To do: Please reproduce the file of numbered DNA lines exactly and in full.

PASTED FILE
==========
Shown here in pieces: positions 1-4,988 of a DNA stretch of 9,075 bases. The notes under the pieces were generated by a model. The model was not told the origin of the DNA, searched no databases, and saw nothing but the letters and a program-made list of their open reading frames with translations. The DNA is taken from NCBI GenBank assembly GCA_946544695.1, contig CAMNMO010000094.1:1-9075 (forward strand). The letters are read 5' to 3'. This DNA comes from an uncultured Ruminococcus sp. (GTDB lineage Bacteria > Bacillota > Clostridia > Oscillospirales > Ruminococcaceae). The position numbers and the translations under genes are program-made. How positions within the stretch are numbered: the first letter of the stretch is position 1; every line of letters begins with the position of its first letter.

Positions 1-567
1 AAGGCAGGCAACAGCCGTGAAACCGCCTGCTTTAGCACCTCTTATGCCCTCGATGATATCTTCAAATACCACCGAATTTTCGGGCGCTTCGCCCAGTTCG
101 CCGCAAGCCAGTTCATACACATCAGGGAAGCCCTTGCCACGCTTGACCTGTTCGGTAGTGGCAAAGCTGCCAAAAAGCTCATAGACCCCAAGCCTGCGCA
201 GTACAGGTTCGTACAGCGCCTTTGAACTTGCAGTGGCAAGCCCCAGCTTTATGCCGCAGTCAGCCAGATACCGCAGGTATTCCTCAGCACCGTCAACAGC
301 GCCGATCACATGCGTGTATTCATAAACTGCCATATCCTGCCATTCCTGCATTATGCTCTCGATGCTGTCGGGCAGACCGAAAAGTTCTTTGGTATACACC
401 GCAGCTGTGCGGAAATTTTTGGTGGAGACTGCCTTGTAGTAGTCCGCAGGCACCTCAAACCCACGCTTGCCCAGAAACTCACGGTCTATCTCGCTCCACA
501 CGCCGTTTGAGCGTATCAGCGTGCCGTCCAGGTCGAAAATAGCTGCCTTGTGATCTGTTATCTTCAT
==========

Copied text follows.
Shown here in pieces: positions 1-4,988 of a DNA stretch of 9,075 bases. The notes under the pieces were generated by a model. The model was not told the origin of the DNA, searched no databases, and saw nothing but the letters and a program-made list of their open reading frames with translations. The DNA is taken from NCBI GenBank assembly GCA_946544695.1, contig CAMNMO010000094.1:1-9075 (forward strand). The letters are read 5' to 3'. This DNA comes from an uncultured Ruminococcus sp. (GTDB lineage Bacteria > Bacillota > Clostridia > Oscillospirales > Ruminococcaceae). The position numbers and the translations under genes are program-made. How positions within the stretch are numbered: the first letter of the stretch is position 1; every line of letters begins with the position of its first letter.

Positions 1-567
1 AAGGCAGGCAACAGCCGTGAAACCGCCTGCTTTAGCACCTCTTATGCCCTCGATGATATCTTCAAATACCACCGAATTTTCGGGCGCTTCGCCCAGTTCG
101 CCGCAAGCCAGTTCATACACATCAGGGAAGCCCTTGCCACGCTTGACCTGTTCGGTAGTGGCAAAGCTGCCAAAAAGCTCATAGACCCCAAGCCTGCGCA
201 GTACAGGTTCGTACAGCGCCTTTGAACTTGCAGTGGCAAGCCCCAGCTTTATGCCGCAGTCAGCCAGATACCGCAGGTATTCCTCAGCACCGTCAACAGC
301 GCCGATCACATGCGTGTATTCATAAACTGCCATATCCTGCCATTCCTGCATTATGCTCTCGATGCTGTCGGGCAGACCGAAAAGTTCTTTGGTATACACC
401 GCAGCTGTGCGGAAATTTTTGGTGGAGACTGCCTTGTAGTAGTCCGCAGGCACCTCAAACCCACGCTTGCCCAGAAACTCACGGTCTATCTCGCTCCACA
501 CGCCGTTTGAGCGTATCAGCGTGCCGTCCAGGTCGAAAATAGCTGCCTTGTGATCTGTTATCTTCAT